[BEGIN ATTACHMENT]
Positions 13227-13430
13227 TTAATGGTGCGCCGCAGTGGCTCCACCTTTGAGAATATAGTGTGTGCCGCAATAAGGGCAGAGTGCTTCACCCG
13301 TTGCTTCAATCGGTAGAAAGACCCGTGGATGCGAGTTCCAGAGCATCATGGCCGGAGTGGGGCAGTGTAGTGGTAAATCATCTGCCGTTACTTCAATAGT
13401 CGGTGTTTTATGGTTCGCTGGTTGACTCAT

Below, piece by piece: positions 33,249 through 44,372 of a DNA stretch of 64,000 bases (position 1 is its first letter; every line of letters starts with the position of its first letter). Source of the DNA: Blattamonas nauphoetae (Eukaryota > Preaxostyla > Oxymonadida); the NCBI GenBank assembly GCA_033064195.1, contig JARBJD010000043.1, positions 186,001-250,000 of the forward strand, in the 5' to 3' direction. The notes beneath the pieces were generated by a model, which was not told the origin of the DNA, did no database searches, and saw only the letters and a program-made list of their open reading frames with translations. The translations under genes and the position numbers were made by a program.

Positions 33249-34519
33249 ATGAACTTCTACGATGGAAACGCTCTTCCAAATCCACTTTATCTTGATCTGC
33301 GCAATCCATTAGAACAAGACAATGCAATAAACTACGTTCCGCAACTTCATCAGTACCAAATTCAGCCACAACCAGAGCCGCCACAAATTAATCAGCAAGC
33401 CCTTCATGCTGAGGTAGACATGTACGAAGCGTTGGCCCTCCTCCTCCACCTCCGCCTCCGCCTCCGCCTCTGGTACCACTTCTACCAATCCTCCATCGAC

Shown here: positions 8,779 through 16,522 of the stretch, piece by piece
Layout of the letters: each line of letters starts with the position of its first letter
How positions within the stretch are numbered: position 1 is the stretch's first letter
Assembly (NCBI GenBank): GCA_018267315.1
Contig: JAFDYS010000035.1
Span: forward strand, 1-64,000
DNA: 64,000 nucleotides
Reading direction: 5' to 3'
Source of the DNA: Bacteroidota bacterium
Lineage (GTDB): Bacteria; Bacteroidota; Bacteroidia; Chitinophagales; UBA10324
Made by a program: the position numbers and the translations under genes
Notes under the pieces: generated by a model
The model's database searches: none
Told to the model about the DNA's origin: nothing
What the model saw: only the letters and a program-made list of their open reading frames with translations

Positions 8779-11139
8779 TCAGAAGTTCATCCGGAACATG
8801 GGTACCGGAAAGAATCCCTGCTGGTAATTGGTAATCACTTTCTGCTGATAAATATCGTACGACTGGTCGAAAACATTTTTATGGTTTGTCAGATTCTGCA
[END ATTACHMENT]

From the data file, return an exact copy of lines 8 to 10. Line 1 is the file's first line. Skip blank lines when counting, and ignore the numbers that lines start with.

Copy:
33301 GCAATCCATTAGAACAAGACAATGCAATAAACTACGTTCCGCAACTTCATCAGTACCAAATTCAGCCACAACCAGAGCCGCCACAAATTAATCAGCAAGC
33401 CCTTCATGCTGAGGTAGACATGTACGAAGCGTTGGCCCTCCTCCTCCACCTCCGCCTCCGCCTCCGCCTCTGGTACCACTTCTACCAATCCTCCATCGAC

Shown here: positions 8,779 through 16,522 of the stretch, piece by piece